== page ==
Giving nature a helping hand

internet hunters

Today’s guest picture comes from our daughter who was walking in the Devon hills when she came upon these two nice young men who were wandering the hills looking for the internet – literally.  She thought that I should put a picture on the internet of people looking for the internet.  They work for a firm called Exmoor Technology  which tries to find good connections for people who live out in the country.

internet hunters

It was another day when we woke to strong winds and rain and owing to sitting up late again following the twists and turns in the political situation both here and abroad, I was glad of an excuse to spend a very quiet morning reading the papers and doing nothing.

We roused ourselves enough to go shopping at Gretna and we had a healthy lunch of egg and chips at my favourite cafe when we got there.

We both made judicious purchases and were pleased to find that the rain had stopped in Langholm by the time that we got home.

We had a cup of tea and when I looked out, there was even a glimpse of sunshine

This gave me the chance to get out in the garden to take a picture or two.

The peonies are wonderful.

peony

 

peony

However, the wind was so strong that if you look carefully in the bottom left hand corner of the coral peony picture, you might just be able to see my hand in my cycling mitt holding onto the stem to steady it.

I took a few more flower pictures and they gave a whole new meaning to the phrase hand held photography.

rose, troilus and iris

By coincidence, I glanced at a gardening programme on the TV while I was drinking my tea and saw one of Mrs Tootlepedal buttercuppy things so I know that it is a troilus now.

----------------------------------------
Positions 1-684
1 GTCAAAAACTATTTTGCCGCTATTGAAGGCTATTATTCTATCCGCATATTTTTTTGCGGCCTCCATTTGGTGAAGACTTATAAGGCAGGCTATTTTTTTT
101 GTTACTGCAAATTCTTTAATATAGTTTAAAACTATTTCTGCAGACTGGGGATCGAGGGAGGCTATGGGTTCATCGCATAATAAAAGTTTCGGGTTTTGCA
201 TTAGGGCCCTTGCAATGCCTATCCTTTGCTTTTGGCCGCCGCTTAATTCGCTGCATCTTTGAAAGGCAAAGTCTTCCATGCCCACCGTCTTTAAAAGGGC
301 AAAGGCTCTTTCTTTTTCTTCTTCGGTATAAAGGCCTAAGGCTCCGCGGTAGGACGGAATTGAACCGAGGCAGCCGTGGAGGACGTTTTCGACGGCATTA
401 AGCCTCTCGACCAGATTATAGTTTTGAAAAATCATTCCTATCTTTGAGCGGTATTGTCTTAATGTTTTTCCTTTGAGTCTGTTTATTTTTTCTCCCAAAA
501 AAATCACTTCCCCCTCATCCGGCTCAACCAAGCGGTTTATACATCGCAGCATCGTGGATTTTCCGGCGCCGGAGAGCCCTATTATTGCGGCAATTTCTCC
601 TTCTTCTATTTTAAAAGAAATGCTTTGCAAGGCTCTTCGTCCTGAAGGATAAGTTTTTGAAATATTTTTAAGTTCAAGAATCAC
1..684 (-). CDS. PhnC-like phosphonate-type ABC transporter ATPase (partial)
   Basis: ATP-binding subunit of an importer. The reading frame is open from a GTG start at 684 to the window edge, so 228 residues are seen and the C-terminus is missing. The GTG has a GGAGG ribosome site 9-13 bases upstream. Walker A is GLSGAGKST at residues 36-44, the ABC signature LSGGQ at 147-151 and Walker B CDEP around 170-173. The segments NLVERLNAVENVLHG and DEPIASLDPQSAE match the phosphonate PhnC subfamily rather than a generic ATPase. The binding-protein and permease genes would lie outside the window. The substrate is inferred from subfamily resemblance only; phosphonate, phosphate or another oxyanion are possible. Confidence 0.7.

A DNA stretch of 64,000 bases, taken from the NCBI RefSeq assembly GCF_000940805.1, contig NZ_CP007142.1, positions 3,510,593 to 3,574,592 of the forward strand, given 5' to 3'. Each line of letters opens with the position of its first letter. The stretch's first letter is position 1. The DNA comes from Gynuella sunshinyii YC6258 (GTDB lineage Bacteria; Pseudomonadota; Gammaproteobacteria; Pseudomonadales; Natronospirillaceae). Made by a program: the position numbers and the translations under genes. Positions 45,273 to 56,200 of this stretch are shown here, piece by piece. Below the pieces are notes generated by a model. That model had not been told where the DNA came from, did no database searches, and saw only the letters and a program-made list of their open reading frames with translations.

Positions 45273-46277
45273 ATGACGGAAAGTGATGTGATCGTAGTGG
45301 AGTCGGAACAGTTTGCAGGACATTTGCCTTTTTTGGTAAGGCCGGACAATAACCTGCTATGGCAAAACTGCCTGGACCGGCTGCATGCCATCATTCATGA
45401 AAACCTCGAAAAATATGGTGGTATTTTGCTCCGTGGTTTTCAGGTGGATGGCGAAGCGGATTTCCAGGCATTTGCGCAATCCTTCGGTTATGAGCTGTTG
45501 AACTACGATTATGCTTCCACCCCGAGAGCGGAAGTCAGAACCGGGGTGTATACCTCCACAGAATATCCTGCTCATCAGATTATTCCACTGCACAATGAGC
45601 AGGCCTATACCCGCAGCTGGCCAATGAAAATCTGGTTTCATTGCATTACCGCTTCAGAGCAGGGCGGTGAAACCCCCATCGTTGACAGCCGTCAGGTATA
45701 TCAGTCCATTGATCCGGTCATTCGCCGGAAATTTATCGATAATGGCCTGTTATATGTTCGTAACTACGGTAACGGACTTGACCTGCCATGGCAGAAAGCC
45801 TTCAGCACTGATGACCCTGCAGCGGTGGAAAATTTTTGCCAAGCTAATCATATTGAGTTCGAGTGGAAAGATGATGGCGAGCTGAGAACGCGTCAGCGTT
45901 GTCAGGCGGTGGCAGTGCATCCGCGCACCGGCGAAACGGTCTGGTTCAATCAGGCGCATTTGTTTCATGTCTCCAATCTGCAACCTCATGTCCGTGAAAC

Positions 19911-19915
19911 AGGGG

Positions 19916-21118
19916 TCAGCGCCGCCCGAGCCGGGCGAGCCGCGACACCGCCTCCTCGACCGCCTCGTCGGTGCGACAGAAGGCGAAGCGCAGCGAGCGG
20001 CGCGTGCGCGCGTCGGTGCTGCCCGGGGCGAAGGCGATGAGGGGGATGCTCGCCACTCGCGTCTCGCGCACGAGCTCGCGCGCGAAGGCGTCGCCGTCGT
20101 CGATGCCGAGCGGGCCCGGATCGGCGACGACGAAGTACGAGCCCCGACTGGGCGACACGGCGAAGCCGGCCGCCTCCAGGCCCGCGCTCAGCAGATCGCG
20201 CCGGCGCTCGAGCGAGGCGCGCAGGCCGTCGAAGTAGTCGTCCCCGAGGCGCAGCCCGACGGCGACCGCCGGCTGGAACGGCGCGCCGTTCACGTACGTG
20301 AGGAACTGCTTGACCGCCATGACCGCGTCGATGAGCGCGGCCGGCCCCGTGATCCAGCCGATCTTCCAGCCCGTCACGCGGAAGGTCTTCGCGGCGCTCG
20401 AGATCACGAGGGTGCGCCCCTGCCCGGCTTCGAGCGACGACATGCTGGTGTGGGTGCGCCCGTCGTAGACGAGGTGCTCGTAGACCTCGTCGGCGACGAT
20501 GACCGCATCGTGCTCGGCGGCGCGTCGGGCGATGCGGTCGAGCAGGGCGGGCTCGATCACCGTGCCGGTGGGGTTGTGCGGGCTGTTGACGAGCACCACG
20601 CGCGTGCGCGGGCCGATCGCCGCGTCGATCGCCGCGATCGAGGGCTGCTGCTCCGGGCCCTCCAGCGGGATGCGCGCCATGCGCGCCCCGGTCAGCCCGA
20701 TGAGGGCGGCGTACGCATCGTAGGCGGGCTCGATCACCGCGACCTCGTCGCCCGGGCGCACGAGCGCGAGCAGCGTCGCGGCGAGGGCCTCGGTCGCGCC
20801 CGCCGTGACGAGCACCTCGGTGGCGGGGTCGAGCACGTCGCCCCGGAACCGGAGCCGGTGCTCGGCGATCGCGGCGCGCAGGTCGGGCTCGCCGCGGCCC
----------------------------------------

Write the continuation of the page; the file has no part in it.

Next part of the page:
Considering how much rain there has been over the past few days….

wheelbarrow with rain
Our scientific rain gauge is almost full

…the garden is looking remarkably cheerful.

The cardoon is going well….

cardoon

…and the first of the pinks has come out.

pink

I am very fond of geometrically neat flowers but I also love the wild anarchic exuberance of the pinks.

I had my cycling mitts on because I was about to go cycling and in the end, I stopped pestering the flowers and set off to face the strong wind.  I think that it was stronger today than it has been recently so once more I hugged the valley floor and managed to get 20  miles in before I ran out of steam.

I was wearing new cycling shoes that I had bought at Gretna but they had very little effect on my speed sadly.

Taking pictures of roadside wild flowers wasn’t a possibility because of the wind so I stuck to more static things like the Glencorf Burn.

Glencorf Burn
Looking upstream…
Glencorf Burn
..and downstream

This is one of Mrs Tootlepedal’s  favourite little corners on the Cleuchfoot road.

Cleuchfoot road

As I passed through the town at the end of my first lap, I kept an eye out for waterside birds.  There was a small family of oyster catchers beside the river Esk and although it came out rather fuzzily, I still liked this picture of unison beak work.

oystercatchers

I got the feeling that those were the two youngster and that these…

oystercatchers

…were the grown ups.

Today’s answer to the question of where all the rain goes…..

Pool Corner

..is over the caul at Pool Corner.

If it hadn’t been for the wind, it would have been a nice evening for cycling as it was pleasantly warm and the the roads had dried out after the morning rain.

I had a look round the vegetable garden when I got home.  That tempting strawberry is sill not quite fully ripe so I left it for another day.   The potatoes are looking very promising…

apples and potatoes

…and there are so many apples on the espaliers that they will need thinning out unless we get a sudden attack of ‘June drop’.